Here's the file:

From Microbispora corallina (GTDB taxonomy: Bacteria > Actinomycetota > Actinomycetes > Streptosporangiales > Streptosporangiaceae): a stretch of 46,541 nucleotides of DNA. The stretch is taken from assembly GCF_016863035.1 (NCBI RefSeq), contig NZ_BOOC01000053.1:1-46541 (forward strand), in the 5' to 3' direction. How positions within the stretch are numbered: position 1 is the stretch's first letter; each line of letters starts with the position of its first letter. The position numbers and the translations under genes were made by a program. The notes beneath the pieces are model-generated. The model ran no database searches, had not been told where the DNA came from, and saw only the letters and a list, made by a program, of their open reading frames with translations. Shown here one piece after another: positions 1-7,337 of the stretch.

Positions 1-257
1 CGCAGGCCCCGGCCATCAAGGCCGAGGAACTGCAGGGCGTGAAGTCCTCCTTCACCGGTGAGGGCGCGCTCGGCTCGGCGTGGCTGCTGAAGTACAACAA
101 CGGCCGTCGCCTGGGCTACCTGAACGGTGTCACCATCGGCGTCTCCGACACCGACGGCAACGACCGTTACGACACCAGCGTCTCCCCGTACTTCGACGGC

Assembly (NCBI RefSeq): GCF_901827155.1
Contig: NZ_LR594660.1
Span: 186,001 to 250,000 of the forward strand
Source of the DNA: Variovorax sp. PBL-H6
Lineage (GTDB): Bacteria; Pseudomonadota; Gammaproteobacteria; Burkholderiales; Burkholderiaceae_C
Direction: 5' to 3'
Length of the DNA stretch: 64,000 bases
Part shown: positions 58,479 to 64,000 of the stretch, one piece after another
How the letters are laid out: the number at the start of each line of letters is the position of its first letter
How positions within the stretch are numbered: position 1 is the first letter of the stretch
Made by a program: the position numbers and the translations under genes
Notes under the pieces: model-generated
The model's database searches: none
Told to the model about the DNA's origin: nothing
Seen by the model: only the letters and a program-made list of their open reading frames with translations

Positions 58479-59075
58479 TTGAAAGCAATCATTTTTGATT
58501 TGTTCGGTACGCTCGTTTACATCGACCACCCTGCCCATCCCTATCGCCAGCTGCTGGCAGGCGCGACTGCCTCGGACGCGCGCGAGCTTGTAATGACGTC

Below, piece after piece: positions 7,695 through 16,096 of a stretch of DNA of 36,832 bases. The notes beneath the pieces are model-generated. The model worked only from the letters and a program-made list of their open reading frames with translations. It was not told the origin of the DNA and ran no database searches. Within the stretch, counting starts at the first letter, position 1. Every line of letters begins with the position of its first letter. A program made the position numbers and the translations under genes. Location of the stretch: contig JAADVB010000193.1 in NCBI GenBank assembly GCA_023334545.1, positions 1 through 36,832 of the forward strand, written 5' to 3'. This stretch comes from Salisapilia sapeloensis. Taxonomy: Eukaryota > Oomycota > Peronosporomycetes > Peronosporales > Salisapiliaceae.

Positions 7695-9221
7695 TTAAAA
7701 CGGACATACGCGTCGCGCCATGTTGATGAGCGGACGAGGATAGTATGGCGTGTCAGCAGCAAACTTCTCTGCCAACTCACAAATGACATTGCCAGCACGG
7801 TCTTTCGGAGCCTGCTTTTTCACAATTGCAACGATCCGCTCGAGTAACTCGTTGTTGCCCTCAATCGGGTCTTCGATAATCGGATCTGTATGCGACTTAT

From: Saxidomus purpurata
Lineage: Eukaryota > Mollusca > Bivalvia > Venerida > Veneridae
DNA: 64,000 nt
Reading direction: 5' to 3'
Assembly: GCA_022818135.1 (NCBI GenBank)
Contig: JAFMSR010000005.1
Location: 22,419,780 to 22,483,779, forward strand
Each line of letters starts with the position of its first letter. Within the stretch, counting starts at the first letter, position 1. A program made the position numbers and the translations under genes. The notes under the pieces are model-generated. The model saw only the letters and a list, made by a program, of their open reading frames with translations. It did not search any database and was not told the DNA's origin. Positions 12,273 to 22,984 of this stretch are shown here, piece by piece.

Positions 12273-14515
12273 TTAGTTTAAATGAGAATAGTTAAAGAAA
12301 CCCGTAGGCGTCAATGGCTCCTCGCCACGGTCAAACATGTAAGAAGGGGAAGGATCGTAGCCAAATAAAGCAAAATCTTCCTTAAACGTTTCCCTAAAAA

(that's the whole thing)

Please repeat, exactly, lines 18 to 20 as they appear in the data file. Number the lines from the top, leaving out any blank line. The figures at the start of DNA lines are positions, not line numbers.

Told to the model about the DNA's origin: nothing
Seen by the model: only the letters and a program-made list of their open reading frames with translations

Positions 58479-59075